Things To Act
Saturday, July 24, 2004
Space Colonization II
I've been meaning to respond to the comments on this post below for a while now.
*Near-earth colonies can probably be considered 'part of Earth' for all intents and purposes. And it is true that present technology seems unlikely to lead to easy travel to other solar systems anytime soon (though sci-fi fans are reluctant to rule it out, of course). However, this line of thought seems to imply two possibilities: A) offplanet colonization attempts will never be self-sufficient, in which case why bother (except for the technological and scientific advancement, of course), or B) we'll work out how to build self-sustaining environments off Earth, in which case there's no reason not to send out an intergenerational colonization ship (the idea is popular enough in sci-fi that it seems certain that someone would want to try as the technology became available). This leads us back to having some number of people outside the range of action when the Second Coming occurs, which seems weird to me (though several easy solutions exist).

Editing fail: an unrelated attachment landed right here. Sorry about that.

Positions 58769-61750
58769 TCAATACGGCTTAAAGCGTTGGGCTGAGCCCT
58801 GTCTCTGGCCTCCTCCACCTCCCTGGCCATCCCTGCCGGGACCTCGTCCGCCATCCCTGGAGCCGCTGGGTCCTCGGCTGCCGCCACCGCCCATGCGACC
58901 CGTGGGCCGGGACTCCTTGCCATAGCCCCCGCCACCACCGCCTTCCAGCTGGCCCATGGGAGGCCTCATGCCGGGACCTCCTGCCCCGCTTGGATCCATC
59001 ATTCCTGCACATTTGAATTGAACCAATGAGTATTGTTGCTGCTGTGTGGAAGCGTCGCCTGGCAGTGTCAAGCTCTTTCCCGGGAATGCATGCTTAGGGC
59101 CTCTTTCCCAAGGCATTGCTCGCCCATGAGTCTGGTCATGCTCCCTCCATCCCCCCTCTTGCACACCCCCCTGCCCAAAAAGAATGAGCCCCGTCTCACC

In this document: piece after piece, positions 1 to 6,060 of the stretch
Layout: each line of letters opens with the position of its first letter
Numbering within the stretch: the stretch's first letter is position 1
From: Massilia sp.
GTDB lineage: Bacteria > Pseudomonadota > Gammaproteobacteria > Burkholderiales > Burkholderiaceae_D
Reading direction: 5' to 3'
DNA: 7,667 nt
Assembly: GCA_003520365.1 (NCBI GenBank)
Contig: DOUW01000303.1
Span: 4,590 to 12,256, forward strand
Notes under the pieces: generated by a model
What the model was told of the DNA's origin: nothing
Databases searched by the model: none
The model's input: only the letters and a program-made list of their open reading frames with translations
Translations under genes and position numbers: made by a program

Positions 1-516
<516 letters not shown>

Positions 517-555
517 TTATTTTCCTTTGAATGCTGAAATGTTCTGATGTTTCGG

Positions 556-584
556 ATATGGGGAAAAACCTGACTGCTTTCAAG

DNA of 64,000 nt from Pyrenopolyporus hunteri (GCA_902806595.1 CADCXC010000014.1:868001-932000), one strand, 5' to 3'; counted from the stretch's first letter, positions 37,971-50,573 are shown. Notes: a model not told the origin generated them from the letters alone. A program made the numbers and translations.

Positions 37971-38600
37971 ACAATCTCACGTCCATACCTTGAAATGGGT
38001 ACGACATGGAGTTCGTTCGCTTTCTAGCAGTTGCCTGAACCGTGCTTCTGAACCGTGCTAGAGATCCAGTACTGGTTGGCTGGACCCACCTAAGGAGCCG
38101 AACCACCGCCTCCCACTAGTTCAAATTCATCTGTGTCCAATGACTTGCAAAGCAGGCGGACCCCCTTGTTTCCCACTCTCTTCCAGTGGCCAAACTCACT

*I would hesitate to assume that colonizing space is a 'trigger' for the Second Coming. However, if it is, this doesn't imply that we should seek it any more than it implies that we should shy away. After all, war in the Middle East is a 'trigger,' but we don't encourage that.
*I would also hesitate to assume that colonizing space is outside the bounds the Lord has set for us--at least without Him making it considerably clearer. On the whole, space colonization seems to me to be A) morally neutral without further guidance, B) from a secular perspective, an enormously good thing, and C) from a theological perspective, a probably futile endeavor. But as many other works (seeking world peace, an end of poverty, etc) are also ultimately futile though immensely important given what prophecies we have, perhaps this argument isn't as meaningful as I first thought.
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